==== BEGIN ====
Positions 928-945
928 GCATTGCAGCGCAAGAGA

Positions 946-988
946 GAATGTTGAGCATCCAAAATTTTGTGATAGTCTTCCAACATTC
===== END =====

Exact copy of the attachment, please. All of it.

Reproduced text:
Positions 928-945
928 GCATTGCAGCGCAAGAGA

Positions 946-988
946 GAATGTTGAGCATCCAAAATTTTGTGATAGTCTTCCAACATTC